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DALLAS – Two men wrongly convicted of capital murder in Texas 12 years ago are expected to be released from prison this week after another man confessed to the crime, the Dallas County district attorney announced Wednesday.

Claude Simmons Jr., 54, and Christopher Scott, 39, received life sentences for the 1997 murder of Alfonso Aguilar.

“Twelve years later, with the help of the Dallas Police Department, we’re going to right that wrong of the past and ensure that those two individuals are freed by the weekend,” Dallas County District Attorney Craig Watkins said.

He credited a joint investigation between the Dallas Police Department’s Cold Case Unit and the Conviction Integrity Unit of the prosecutor’s office for the men’s pending release, calling it “a great day for the criminal justice system.”

Prosecutors said another man, Alonzo Hardy, 49, confessed to the crime in a sworn statement from prison last summer. His alleged accomplice, Don Michael Anderson, 40, was arrested Tuesday night in the Houston area. Anderson was charged with capital murder, but Hardy has not yet been charged.

Hardy, who has been in state prison since 1999, is serving a 30-year-sentence on an unrelated aggravated robbery committed about a year after the murder, prosecutors said.

Although Dallas County leads the nation in DNA exonerations, Watkins said that Simmons and Scott were “the first two cases where DNA was not an issue” in their being freed.

Aguilar’s widow misidentified Scott as one of the murderers after seeing him in handcuffs, shortly after he was taken into custody, said Michael Ware, who leads the county’s Conviction Integrity Unit, which examines possible innocence cases.

“This is a classic misidentification, eyewitness case,” said Simmons’ attorney, John Stickels. “The Dallas Police Department worked with what they had at the time.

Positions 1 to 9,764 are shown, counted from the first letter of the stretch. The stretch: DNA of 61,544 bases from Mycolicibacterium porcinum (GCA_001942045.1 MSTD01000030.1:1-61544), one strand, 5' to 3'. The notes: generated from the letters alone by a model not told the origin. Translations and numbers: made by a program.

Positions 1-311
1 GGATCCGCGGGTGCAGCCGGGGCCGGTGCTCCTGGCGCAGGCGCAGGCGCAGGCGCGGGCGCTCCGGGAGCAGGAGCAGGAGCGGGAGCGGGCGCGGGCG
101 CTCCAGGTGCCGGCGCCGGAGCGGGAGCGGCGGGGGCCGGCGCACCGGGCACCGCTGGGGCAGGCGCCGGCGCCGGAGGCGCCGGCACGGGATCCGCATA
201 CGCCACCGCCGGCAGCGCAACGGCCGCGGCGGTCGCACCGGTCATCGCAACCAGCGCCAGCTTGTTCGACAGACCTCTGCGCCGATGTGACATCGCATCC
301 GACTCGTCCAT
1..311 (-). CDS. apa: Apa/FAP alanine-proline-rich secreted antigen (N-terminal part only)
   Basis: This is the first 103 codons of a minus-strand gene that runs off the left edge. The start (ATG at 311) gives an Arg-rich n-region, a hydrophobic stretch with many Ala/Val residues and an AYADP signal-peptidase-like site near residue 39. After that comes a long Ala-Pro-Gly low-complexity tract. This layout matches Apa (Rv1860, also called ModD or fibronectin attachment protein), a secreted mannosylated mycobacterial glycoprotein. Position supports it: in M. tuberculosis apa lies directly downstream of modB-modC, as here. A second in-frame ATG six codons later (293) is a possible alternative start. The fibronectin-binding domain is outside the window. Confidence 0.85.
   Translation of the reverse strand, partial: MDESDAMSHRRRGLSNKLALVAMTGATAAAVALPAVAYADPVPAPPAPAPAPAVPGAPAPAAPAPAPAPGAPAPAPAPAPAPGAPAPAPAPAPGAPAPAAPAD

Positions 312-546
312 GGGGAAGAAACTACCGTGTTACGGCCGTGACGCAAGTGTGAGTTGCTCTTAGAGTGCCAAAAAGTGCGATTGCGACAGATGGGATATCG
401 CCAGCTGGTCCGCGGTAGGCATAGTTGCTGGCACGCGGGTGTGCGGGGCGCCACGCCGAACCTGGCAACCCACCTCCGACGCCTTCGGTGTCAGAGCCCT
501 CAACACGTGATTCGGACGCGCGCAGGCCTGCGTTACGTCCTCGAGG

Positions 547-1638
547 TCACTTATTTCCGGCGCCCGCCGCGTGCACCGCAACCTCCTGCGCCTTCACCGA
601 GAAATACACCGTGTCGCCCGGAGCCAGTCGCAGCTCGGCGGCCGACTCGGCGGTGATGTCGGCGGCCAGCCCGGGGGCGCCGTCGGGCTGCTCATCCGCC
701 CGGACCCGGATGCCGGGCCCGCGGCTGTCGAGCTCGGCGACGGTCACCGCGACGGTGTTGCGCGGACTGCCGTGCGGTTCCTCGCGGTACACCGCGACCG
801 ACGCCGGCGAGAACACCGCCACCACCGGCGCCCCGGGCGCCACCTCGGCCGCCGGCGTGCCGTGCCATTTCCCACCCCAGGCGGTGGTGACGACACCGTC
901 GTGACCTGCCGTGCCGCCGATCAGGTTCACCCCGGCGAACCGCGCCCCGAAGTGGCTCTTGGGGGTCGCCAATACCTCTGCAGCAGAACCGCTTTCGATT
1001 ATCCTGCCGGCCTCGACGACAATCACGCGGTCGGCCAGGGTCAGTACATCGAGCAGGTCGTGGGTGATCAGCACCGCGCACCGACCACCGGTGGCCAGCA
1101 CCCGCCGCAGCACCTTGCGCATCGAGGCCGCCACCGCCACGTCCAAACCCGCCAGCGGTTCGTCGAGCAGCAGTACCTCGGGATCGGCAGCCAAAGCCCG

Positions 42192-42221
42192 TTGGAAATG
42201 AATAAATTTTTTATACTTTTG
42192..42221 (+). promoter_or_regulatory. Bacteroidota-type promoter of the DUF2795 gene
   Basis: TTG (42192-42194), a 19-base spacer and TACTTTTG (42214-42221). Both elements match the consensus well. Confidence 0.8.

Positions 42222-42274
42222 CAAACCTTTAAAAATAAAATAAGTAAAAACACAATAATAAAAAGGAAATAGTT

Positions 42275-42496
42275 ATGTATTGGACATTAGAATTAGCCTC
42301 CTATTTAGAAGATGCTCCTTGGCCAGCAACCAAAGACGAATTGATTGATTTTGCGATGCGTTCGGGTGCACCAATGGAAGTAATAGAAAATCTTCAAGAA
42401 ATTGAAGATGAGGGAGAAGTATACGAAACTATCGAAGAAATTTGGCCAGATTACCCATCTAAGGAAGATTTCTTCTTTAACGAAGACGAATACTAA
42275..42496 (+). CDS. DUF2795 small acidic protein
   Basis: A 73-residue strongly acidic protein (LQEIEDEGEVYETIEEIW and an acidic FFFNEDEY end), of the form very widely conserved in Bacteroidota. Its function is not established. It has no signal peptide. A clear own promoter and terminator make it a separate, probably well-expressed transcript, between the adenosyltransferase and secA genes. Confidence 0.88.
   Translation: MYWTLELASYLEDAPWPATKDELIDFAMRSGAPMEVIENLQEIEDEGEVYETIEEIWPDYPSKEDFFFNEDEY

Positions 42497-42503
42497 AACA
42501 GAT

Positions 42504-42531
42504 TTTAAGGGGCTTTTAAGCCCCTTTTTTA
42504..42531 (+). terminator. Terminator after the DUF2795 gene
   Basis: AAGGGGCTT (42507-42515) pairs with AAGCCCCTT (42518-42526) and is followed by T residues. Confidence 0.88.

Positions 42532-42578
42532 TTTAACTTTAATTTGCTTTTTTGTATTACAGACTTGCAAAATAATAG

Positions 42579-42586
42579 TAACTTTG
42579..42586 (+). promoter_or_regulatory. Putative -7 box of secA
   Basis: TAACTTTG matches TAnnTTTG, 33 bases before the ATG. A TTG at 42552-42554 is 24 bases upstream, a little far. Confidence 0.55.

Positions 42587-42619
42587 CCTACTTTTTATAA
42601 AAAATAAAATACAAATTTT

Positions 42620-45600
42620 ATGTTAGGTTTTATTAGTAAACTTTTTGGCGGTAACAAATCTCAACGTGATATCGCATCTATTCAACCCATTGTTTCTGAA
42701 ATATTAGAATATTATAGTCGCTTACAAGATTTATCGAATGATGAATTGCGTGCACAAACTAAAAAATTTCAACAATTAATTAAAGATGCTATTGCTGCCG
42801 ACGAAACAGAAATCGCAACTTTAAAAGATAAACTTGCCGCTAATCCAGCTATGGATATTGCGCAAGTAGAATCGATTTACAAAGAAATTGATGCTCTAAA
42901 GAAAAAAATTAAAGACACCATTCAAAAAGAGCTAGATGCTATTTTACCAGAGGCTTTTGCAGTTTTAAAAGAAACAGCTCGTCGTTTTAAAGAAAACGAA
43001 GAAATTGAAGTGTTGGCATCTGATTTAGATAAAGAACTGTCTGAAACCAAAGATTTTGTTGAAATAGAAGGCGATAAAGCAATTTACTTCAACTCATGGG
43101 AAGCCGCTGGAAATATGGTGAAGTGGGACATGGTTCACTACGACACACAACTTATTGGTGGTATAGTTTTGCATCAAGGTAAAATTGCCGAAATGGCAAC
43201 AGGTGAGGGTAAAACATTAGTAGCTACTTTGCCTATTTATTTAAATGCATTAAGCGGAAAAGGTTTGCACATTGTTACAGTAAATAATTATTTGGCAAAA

“We’re not blaming the Dallas Police Department, we don’t think they’ve done anything wrong,” said Stickels, director of the University of Texas at Arlington Innocence Network.

Dallas police Chief David Kunkle said his department has been making changes to its lineup system and other practices to reduce the number of eyewitness misidentifications.

On April 7, 1997, two men forced their way into a Dallas home that was known for selling drugs with the intent of robbing the house, said Ware, an assistant district attorney. Aguilar, who was at the house, was fatally shot in the chest.

Simmons and Scott, friends who had visited the house in the past, have consistently maintained their innocence, said Scott’s attorney, Michelle Moore.

After hearing of their pending release, “Chris (Scott) was grinning from ear to ear and Claude (Simmons), it was hard for him to stop crying,” said Moore, an assistant public defender. “He is very, very grateful; very thankful. He sings nothing but praise for everybody who helped in this.”

Anderson and Hardy were mentioned as suspects during the original investigation. Anderson apparently confessed, but a trial judge refused to allow the jury to hear that evidence during the 1997 trials, prosecutors said, explaining that they did not know the reasons.

“I’m not here to assign blame. I’m here with the Dallas Police Department, to correct an injustice,” Watkins said.

The Texas Center for Actual Innocence at the University of Texas at Austin’s School of Law along with students at UTA’s Innocence Network brought the case to the district attorney’s Conviction Integrity Unit last year.

“The real hero in this whole process is Mr. Watkins, because he opened up the process to public scrutiny,” Stickels said. “He made a conscious decision to stop doing business as usual and to try to do the right thing in the criminal justice system and it has paid off.”

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